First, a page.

The Epistles of Paul the Apostle to the Corinthians were written from Ephesus about A.D. 57. The Christians of Corinth have found it hard to live as they know they should and question Paul about their difficulties. Second Corinthians contains Paul’s message of thanksgiving and love. Then he goes on to describe the tribulations he has suffered while preaching the gospel of Christ.
Two key passages to look at:
II Corinthians 4:5-6 – “For we do not preach ourselves, but Christ Jesus the Lord, and ourselves your bondservants for Jesus’ sake. For it is the God who commanded light to shine out of darkness, who has shone in our hearts to give the light of the knowledge of the glory of God in the face of Jesus
II Corinthians 5:17-19 – “Therefore, if anyone is in Christ, he is a new creation; old things have passed away; behold, all things have become new. Now all things are of God, who has reconciled us to Himself through Jesus Christ, and has given us the ministry of reconciliation, that is, that God was in Christ reconciling the world to Himself, not imputing their trespasses to them, and has committed to us the word of reconciliation.”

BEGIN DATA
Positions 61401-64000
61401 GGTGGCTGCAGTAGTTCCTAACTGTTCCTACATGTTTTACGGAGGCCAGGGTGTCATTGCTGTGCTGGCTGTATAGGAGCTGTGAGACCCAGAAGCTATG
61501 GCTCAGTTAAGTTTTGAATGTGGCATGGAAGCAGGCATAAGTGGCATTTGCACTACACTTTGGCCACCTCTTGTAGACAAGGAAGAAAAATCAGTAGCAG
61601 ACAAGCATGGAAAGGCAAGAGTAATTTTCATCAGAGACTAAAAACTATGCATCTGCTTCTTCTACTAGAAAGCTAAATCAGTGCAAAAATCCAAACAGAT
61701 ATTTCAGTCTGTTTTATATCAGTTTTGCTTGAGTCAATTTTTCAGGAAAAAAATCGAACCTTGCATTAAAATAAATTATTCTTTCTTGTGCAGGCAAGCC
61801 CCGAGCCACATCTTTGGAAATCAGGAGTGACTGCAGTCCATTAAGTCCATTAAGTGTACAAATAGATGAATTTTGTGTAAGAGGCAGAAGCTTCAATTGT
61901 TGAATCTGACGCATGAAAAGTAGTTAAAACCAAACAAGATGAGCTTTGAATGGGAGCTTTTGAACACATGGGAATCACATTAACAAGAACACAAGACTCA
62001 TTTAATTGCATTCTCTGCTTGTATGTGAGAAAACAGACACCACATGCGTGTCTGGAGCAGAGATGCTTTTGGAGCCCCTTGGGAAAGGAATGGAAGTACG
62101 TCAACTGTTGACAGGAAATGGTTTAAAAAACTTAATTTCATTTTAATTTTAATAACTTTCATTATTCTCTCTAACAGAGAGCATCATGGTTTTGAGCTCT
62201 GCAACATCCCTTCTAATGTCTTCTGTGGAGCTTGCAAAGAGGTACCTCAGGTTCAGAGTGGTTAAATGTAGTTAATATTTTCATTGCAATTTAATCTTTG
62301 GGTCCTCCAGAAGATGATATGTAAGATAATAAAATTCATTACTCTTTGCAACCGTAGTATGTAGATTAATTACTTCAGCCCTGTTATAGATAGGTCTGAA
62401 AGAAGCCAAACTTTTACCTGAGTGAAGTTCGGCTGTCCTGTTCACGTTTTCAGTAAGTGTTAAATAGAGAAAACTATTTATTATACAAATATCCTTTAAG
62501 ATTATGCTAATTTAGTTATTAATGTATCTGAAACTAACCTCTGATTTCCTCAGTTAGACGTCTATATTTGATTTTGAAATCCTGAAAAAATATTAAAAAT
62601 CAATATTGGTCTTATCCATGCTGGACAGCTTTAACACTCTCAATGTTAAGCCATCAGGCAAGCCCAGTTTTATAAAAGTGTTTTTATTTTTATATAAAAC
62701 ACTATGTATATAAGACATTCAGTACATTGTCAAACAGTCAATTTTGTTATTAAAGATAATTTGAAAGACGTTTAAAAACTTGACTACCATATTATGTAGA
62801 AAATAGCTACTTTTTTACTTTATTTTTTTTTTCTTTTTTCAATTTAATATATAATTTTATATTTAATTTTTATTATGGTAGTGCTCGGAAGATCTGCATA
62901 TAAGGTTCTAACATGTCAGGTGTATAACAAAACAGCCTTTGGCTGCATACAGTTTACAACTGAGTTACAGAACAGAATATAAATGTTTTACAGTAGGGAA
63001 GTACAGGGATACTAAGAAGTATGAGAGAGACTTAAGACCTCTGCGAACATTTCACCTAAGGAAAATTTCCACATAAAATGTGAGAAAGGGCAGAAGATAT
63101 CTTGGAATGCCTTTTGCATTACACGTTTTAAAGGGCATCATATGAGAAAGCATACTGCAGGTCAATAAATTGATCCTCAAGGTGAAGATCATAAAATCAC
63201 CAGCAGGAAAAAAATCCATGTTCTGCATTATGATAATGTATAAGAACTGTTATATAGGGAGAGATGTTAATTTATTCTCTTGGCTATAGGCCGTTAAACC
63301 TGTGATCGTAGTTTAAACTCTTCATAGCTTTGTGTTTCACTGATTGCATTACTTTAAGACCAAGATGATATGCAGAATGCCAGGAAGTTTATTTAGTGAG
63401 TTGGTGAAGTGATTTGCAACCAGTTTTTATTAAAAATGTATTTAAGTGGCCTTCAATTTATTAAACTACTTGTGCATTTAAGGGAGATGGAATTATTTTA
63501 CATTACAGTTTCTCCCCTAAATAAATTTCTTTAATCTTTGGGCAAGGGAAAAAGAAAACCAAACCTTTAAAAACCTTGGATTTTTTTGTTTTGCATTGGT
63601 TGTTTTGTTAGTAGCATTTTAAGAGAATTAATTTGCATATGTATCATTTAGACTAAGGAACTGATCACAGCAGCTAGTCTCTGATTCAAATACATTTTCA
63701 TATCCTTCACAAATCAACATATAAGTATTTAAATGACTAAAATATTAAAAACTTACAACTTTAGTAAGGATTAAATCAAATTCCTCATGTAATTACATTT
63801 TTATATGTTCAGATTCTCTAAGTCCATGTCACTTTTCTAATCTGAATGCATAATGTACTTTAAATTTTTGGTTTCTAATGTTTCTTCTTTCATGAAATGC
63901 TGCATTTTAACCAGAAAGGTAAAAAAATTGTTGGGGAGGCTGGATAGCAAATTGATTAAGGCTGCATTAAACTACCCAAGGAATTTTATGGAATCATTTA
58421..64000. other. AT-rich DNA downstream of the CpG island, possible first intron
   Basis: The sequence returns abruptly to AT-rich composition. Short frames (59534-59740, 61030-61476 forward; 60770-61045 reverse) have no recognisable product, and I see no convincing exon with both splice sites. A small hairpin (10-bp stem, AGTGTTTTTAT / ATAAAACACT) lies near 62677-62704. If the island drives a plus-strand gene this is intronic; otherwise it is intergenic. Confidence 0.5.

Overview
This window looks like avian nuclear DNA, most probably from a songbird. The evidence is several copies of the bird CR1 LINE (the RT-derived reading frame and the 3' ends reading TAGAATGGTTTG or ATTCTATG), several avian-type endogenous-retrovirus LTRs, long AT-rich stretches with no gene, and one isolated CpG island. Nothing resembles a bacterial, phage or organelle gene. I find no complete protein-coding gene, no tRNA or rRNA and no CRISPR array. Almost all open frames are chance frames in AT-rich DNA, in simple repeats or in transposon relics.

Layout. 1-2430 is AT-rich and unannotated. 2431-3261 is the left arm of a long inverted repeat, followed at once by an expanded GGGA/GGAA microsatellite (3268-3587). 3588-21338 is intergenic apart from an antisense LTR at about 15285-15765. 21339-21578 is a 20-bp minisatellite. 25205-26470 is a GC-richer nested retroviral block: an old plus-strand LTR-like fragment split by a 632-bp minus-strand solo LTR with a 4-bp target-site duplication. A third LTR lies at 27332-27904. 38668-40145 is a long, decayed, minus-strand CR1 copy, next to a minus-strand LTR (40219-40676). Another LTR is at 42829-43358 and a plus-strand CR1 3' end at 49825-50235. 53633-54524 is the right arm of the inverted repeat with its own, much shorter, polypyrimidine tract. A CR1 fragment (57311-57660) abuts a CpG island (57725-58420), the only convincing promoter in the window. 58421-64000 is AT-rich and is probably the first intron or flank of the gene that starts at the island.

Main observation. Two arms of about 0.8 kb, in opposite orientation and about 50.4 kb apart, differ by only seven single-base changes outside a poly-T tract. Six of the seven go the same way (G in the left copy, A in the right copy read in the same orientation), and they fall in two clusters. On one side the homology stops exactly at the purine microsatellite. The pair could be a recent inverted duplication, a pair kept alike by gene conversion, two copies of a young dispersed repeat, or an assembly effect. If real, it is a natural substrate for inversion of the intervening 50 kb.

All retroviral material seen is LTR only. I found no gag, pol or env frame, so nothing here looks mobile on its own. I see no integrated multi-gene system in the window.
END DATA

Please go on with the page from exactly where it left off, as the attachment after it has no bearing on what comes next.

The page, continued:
Key Chapters: II Corinthians 8 & 9
These two chapters comprise the most complete revelation of God’s plan for giving found anywhere in the Bible. Contained therein are the principles for giving (8:1-6), the purposes for giving (8:7-15), the policies to be followed in giving (8:16 – 9:5), and the promises realized in giving (9:6-15).
Observations about II Corinthians:
– Since Paul’s first letter, the Corinthian church had been swayed by false teachers who stirred the people against Paul.
– They claimed he was:
3. Unimpressive in appearance
4. Unimpressive in speech
5. Unqualified as an apostle of Jesus Christ
– Paul sent Titus to Corinth to deal with these difficulties, and upon his return, rejoiced to hear of the Corinthians’ change of heart.
– Paul wrote II Corinthians to express his thanksgiving for the repentant majority and to appeal to the rebellious minority to accept his authority.